27th Sunday A: Bad Grapes or Good Grapes?

Bad Grapes or Good Grapes?

Planting a vineyard is planting for a long-term investment and relationship, a labor that will not yield its grapes, and more importantly its wine, for several years. Just ask our local grape grower Debi Gust-Boerema, who inherited 18 acres from her parents, Red and Peggy Gust, and attends to approximately 1,500 meticulously cared for grape vine plants that slope across a hill that once grew alfalfa and corn silage.

Isaiah in our first reading compares God’s people to a vineyard that has yielded bad grapes. All that loving labor, the carefully prepared soil, the sunny hillside well-chosen, the selected vine stock planted, the hedge to keep out the wild deer – and the neighbor’s goats – the tower and the wine-press.

God invested for a long-term relationship with His people, but they have rendered only sour grapes, violence and oppression. Well then, Isaiah prophesies, God was disappointed with His vineyard. He created and tended it out of his love. He had chosen a people for himself. But they turned their backs on Him and were unfaithful, and so they would pay the price.  However, God will save a remnant and they can be rebuilt into a wonderful vineyard.

Jesus uses the same imagery in our parable today, but his emphasis is very different. For Jesus the problem lies not with the vineyard but with the tenant-farmers. The vineyard produces its grapes and from them the wine for drinking. However the tenants will not give the land-owner his due. Such share-cropping arrangements, with the landowner and the tenants splitting the produce were normal agricultural business practice in Jesus’ time.

However, when the tenants beat up and kill the master’s agents, they don’t complain that they cannot afford the rent and buy clothes for their children. This is not a peasant rebellion against an unjust landlord. The tenants’ motive is from pure greed, they want the vineyard for themselves. They even kill the owner’s son and heir.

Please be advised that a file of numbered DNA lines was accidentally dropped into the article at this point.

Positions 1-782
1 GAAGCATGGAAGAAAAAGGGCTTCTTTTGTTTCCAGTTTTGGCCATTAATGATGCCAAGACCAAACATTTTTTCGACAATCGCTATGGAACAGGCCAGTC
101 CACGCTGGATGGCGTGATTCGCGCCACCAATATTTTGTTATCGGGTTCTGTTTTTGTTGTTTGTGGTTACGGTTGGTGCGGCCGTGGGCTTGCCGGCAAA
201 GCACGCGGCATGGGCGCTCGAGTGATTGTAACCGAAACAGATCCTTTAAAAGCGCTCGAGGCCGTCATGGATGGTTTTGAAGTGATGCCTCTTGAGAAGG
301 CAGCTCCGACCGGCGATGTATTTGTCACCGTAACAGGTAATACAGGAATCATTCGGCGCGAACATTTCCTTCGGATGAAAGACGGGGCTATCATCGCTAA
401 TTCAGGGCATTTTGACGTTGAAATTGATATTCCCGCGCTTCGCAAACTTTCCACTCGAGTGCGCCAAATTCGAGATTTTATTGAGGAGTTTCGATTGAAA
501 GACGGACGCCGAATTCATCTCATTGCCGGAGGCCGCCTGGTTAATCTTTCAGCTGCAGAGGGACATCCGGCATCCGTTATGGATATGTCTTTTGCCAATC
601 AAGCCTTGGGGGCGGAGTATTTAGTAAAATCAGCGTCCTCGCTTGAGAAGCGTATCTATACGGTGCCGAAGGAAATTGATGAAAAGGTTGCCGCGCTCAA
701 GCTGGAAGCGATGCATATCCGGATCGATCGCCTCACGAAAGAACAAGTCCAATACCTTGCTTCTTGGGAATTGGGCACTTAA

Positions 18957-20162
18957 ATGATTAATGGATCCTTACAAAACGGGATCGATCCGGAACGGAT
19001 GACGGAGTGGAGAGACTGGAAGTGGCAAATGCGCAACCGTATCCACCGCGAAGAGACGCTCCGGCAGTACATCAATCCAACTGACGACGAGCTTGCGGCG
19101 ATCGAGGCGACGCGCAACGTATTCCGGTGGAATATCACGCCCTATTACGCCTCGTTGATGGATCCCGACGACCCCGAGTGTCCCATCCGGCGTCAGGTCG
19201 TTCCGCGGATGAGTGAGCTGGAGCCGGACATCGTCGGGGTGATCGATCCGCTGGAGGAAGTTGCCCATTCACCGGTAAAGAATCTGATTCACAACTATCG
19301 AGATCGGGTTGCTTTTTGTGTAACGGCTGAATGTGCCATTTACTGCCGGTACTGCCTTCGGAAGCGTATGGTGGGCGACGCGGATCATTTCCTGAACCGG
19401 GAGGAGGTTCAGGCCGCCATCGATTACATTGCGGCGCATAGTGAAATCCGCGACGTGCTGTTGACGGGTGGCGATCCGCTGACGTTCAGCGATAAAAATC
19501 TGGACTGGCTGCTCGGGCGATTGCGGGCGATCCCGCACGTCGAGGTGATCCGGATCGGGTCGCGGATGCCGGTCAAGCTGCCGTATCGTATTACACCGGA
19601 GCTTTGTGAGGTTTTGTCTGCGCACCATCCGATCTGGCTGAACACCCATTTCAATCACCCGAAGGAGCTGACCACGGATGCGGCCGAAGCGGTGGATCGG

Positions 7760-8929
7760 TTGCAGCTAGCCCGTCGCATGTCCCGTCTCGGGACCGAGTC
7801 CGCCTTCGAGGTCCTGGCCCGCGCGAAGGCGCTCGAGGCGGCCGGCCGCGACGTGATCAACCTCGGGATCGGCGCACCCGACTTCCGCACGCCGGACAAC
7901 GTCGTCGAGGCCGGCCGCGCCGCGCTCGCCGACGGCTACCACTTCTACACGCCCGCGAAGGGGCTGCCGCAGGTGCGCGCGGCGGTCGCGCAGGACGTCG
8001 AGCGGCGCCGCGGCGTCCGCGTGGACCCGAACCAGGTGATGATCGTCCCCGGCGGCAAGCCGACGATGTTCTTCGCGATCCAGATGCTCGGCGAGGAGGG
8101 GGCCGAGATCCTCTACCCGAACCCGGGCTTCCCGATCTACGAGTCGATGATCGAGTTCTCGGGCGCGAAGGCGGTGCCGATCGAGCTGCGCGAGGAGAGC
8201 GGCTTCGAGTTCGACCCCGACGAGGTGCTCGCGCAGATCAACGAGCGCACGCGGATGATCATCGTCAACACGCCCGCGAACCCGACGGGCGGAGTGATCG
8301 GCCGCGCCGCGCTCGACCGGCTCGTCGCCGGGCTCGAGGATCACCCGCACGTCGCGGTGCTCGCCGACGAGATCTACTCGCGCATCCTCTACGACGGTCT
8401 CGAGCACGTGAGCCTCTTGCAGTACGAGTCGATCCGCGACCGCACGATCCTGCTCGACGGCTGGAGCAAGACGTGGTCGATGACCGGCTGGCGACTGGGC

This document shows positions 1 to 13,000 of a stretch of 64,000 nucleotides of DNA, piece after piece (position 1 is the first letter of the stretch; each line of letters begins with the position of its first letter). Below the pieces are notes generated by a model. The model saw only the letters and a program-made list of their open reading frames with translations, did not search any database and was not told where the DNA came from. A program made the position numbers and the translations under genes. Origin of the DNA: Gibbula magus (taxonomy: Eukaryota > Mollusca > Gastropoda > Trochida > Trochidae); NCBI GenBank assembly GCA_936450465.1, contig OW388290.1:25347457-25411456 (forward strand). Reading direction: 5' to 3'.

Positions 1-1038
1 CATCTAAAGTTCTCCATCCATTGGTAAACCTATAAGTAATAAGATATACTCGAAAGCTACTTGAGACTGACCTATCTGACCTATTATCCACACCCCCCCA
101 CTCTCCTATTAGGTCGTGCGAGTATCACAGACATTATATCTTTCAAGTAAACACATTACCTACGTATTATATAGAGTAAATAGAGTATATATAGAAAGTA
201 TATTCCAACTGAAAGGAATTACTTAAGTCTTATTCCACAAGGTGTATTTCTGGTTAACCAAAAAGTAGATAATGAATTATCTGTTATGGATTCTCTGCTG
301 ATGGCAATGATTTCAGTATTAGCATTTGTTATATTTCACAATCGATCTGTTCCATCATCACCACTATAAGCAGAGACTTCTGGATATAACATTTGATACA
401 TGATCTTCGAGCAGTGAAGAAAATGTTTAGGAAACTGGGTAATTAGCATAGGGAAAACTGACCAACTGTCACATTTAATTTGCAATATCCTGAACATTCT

The judgment is pronounced against the tenants, and new tenants will be found to deliver the produce in due season. The parable is not told against the vineyard which symbolizes God’s people, unlike Isaiah’s parable. The parable is told against the contemporary religious leaders. It is a call for a fresh leadership of God’s people, a leadership who will allow the vineyard to flourish and render to God the fruit.

The key to this new leadership is the son, who in our parable was thrown out of the vineyard and killed. Jesus was killed outside the city, outside the vineyard of the Lord, noting that in Jesus’ time Jerusalem and particularly the temple could be identified as the vineyard of the Lord. Jesus cast out of the vineyard, is the keystone who holds together the new building, the new temple of God, the vineyard of the Lord.

Today’s Gospel is a warning for all who work in the kingdom of God; bishops, priests, deacons, Catholic school and CCD teachers, coordinators of religious education and others. The vineyard is God’s vineyard, not our vineyard. As such, ministers of the Church should never labor apart from or worse in opposition to God and His teachings. The fruits of a healthy vineyard, are God’s people living the Gospel teachings faithfully.

Fr. Tom